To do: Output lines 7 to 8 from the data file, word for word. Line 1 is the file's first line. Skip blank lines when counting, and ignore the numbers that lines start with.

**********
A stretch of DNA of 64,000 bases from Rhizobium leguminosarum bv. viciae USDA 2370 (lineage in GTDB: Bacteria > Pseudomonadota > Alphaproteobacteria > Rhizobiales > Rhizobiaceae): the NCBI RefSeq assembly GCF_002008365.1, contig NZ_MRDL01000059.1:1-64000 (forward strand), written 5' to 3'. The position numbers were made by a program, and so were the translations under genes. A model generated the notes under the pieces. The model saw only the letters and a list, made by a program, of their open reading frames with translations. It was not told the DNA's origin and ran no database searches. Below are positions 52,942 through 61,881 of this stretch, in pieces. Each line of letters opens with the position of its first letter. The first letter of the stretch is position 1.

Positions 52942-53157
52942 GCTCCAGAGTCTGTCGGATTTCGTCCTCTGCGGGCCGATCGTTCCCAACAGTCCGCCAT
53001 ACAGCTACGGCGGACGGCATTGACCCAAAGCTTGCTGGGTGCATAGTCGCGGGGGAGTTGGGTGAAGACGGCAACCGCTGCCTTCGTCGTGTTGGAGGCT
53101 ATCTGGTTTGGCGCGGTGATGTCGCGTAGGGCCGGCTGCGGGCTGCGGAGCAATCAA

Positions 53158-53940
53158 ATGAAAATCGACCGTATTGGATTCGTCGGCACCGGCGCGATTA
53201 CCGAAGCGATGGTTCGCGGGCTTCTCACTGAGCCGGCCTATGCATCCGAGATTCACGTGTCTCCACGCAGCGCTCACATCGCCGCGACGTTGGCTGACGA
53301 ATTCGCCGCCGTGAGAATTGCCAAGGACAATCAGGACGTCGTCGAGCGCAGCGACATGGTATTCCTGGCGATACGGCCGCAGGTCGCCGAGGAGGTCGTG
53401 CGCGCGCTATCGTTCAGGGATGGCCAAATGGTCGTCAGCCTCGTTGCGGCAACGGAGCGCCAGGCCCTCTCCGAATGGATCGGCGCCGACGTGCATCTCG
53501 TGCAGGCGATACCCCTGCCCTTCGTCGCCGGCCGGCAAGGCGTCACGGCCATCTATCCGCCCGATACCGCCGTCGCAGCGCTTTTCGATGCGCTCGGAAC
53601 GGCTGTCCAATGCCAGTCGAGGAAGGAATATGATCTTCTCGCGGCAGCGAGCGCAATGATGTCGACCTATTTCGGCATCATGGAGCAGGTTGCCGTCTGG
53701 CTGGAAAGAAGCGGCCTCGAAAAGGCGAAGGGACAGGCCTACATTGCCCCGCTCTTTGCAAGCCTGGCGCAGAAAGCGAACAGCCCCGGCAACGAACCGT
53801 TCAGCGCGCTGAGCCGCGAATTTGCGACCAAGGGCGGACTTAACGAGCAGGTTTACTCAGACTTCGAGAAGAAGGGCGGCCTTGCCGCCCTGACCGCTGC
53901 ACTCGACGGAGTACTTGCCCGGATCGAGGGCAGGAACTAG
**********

53158 ATGAAAATCGACCGTATTGGATTCGTCGGCACCGGCGCGATTA
53201 CCGAAGCGATGGTTCGCGGGCTTCTCACTGAGCCGGCCTATGCATCCGAGATTCACGTGTCTCCACGCAGCGCTCACATCGCCGCGACGTTGGCTGACGA